Monday, August 15, 2011

A Submission Chart Seems Like A Good Idea...

I do understand that charts can be an efficient means of transmitting or storing info. Really, I do. I've tried charts for all kinds of things. So this Writer Musings: Submission Tracking Chart calls out to me.

Here's the problem I've had with charts: I can't hold on to them. Or, when I've filled them out, I can't get around to printing out another. Truly, it's not them, it's me.

As far as submissions are concerned, I've tried keeping track of, say, short story and essay submissions on the inside of folders that contained a draft of the manuscript, back in the days when I was more likely to have a hard copy draft of the manuscript. The problem with that was that if I was being efficient, the file went into a cabinet. Back in the day when all submissions were made through the mail, sometimes a form rejection would arrive with nothing regarding what manuscript was being rejected and then I didn't know what submission it went to because I have a lot of files in my cabinets. Come on! Sometimes it would take months editors to get back to authors. How were we supposed to remember?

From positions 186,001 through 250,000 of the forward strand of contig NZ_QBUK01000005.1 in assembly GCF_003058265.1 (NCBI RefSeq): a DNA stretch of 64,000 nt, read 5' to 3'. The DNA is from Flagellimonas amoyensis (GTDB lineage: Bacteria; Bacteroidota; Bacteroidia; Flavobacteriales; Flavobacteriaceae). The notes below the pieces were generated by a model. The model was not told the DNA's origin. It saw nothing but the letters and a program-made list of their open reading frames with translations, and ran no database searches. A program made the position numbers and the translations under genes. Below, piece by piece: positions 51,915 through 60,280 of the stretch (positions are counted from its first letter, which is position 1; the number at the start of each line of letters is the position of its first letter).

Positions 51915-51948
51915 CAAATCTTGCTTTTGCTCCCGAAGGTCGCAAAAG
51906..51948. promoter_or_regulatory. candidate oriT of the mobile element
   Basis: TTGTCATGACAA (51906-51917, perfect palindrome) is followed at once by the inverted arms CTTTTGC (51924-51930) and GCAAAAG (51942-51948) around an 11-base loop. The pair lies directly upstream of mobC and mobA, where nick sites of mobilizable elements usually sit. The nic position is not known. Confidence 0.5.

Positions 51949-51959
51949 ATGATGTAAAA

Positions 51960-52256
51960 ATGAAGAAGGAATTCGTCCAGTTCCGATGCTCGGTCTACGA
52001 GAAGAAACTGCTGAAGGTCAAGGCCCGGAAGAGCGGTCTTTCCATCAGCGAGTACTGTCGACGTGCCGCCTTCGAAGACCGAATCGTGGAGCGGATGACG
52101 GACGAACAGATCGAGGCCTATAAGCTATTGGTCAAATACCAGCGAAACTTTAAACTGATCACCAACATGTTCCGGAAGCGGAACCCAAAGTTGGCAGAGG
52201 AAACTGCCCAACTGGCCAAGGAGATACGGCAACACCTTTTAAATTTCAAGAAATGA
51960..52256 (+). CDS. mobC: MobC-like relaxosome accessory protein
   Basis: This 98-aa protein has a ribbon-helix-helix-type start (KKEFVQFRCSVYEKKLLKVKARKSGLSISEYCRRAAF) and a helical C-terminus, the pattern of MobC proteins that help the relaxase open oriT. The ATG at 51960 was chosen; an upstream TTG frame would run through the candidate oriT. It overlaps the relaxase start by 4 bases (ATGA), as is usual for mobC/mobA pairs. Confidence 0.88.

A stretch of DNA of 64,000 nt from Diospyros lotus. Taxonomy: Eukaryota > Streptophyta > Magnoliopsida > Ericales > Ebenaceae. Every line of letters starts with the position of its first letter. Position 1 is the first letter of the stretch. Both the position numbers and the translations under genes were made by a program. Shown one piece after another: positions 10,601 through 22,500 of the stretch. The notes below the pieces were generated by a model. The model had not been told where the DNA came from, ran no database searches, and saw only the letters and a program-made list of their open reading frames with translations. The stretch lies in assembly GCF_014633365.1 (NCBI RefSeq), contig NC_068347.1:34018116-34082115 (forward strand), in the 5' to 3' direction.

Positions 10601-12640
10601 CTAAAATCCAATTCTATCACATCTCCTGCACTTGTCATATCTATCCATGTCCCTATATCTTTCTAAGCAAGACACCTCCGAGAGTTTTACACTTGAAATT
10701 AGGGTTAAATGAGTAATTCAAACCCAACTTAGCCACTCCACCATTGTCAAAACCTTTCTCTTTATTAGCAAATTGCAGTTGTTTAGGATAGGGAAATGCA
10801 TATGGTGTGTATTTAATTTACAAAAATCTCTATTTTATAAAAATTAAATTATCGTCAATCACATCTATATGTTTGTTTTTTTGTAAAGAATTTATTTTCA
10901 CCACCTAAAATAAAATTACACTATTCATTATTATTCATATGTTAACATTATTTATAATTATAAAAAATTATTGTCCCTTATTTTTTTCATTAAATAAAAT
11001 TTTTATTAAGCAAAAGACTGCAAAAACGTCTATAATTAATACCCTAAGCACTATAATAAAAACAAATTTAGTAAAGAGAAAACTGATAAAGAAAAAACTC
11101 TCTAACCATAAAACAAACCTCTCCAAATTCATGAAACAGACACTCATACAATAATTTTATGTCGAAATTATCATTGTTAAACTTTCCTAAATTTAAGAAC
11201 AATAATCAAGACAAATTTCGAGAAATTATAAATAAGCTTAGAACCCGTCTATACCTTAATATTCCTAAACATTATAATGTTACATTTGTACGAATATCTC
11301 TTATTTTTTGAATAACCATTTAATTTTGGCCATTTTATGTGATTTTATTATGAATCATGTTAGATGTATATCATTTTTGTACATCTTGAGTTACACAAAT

I've also tried keeping an expandable file with hard copies of all my rejected submissions for one particular project, which sounds organized, except I would have to keep going through all the materials in the folder to find out where I'd submitted. So then I made a list somewhere, though now I'm thinking, I should have made the list on the outside of the folder, huh?

Last summer I made a bunch of short story submissions and kept a list with dates on a white board here in the office. It's still there.

Most recently, I've been thinking about keeping track in my new journal software, because I shouldn't be able to lose that, should I?

1 comment:

Anonymous said...

A web-based submission tracking program such as the Writer's Database ( might be ideal for your purposes. It's free to use, and even if something happens to your computer, your data is still safe.